These Rooms (Dublin)

Sometimes what makes theatre is a grand narrative, a big event.  But at other times it’s the tiny, fleeting and intimate moments that you could not experience any other way.  And so it is with These Rooms, a new immersive production in Dublin from ANU Productions and CoisCéim Dance Theatre.

In terms of structure, the production carries a lot of the DNA of Angel Meadow (Manchester, 2014), and in fact I suspect that Angel Meadow’s project plan is the basis for this production, which is set in a similar sized building, centred around a bar.  The production flits between 1966, when two young men enter the pub with Nelson’s head from an exploded monument, and the 1916 Battle for North King Street where innocent civilians died.

By the nature of the production, there are many different paths through, some of which are unique one on one experiences, some small group, and some with the entire audience of around thirty.  There are rooms only you might enter, and rooms you will never experience.  There’s a rough narrative, but by  introducing dance throughout, the production becomes more emotional, less tangible, slightly otherworldly.  A man mimics a bird in a small room just off a staircase, trying to escape.  A woman cries on the side of a bath, seeking reassurance.  A TV screen fizzes in a dark room with bullethole shutters.  There is a real sense of unease throughout, a sadness.  Confusion is key, perhaps reflecting how people felt at the time.  A soldier appears then disappears, and I am led running up a set of steps past faces that could be performers or audience.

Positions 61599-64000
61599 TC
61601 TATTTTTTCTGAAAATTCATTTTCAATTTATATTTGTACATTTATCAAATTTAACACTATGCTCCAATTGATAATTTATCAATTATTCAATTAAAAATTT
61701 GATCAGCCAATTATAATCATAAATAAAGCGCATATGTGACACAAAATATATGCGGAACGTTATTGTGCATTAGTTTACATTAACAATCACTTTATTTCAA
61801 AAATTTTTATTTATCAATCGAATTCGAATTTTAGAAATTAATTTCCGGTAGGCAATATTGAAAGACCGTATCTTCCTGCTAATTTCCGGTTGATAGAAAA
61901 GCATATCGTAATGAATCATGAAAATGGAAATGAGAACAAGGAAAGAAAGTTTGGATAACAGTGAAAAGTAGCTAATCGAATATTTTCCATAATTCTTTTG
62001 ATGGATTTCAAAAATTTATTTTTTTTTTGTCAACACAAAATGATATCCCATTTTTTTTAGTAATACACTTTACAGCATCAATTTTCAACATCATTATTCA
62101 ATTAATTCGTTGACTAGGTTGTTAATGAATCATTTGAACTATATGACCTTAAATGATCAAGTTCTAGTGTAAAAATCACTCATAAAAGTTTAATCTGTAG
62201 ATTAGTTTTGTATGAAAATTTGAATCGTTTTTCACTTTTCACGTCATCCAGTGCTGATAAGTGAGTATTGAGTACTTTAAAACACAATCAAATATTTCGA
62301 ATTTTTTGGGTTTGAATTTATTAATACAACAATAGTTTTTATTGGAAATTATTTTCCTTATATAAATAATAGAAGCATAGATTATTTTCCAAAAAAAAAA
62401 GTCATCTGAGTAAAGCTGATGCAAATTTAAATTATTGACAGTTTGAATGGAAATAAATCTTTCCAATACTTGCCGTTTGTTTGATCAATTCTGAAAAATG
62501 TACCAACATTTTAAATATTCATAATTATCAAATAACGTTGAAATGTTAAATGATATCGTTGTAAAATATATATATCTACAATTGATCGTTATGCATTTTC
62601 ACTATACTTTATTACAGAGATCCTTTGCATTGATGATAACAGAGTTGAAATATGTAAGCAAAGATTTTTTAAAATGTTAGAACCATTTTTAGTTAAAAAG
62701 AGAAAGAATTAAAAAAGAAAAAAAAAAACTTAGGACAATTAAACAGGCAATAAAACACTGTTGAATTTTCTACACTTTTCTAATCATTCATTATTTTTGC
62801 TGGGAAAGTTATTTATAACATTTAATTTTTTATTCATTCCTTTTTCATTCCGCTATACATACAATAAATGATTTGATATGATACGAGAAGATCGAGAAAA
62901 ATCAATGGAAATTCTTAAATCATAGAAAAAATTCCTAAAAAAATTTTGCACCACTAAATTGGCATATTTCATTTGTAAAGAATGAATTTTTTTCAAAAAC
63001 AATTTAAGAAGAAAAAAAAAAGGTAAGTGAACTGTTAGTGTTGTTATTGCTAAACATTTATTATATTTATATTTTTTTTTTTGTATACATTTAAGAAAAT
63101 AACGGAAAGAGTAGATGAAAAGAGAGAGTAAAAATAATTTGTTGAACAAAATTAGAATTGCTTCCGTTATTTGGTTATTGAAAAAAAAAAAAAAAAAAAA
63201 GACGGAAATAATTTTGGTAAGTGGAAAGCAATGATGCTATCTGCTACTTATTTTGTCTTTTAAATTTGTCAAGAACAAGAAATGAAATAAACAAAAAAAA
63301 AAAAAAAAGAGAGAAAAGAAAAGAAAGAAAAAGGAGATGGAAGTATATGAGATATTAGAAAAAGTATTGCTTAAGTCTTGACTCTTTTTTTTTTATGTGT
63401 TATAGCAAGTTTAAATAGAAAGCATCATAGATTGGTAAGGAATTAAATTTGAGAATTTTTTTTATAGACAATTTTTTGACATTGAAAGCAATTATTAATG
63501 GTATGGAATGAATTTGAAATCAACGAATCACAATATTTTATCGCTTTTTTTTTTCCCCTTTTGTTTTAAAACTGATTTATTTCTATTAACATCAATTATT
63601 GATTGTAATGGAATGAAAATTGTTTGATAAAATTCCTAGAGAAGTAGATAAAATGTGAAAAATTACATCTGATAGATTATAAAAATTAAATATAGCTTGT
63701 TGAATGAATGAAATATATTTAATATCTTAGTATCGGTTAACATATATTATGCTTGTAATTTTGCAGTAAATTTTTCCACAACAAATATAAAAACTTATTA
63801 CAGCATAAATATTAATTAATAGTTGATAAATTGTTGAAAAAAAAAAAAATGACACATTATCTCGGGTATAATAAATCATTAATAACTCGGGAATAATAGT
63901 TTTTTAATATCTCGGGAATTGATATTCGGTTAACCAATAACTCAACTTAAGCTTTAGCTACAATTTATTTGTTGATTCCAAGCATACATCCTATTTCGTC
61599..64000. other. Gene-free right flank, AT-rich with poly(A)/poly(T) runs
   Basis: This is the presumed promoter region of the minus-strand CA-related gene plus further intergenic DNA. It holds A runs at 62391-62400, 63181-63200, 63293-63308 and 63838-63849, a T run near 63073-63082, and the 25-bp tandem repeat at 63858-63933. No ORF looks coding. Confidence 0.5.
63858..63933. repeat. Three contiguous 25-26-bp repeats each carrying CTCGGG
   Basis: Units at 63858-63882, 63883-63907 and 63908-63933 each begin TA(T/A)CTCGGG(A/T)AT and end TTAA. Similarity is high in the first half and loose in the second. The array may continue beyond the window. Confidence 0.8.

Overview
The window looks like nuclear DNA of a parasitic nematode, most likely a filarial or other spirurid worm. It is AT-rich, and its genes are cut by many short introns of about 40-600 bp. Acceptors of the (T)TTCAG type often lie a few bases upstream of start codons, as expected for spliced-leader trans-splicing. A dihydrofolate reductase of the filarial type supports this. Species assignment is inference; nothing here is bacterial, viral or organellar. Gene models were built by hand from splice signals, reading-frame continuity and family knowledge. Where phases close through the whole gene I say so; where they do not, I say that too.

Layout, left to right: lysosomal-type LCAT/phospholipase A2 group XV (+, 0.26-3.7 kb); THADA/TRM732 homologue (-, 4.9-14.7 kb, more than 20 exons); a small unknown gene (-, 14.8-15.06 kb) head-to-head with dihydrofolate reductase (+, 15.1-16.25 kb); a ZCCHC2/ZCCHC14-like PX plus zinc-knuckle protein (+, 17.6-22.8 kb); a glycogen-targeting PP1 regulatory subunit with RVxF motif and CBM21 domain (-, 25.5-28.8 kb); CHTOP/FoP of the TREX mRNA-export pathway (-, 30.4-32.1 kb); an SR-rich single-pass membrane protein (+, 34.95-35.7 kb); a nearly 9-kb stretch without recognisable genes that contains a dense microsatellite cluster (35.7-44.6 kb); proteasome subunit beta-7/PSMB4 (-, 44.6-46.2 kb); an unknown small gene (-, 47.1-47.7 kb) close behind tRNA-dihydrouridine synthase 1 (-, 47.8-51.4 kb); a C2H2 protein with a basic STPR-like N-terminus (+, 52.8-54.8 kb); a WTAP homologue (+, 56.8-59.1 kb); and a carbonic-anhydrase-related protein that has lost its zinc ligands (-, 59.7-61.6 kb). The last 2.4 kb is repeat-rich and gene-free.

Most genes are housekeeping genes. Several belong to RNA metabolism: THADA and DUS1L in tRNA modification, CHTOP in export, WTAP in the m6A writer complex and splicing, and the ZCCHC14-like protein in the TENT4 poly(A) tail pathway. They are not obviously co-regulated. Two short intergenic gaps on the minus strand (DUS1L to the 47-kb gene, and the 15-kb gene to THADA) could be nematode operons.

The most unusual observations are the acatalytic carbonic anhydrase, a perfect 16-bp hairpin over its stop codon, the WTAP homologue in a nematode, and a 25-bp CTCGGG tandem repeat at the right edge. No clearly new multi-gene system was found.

It’s the fleeting but intense moments where you make the greatest emotional connection, although the larger set scenes are also powerful and engaging, with inventive choreography.  The performances are superb, both in the characters created and in the movement.  The building is just right, very much a character in this performance, and the scenes flow into each other.  You feel you are in the place and time of the production; you start to understand how those people felt.  A highly personal piece of immersive theatre, and so very memorable.

Theatre lover, amateur director, occasional actor, writer.

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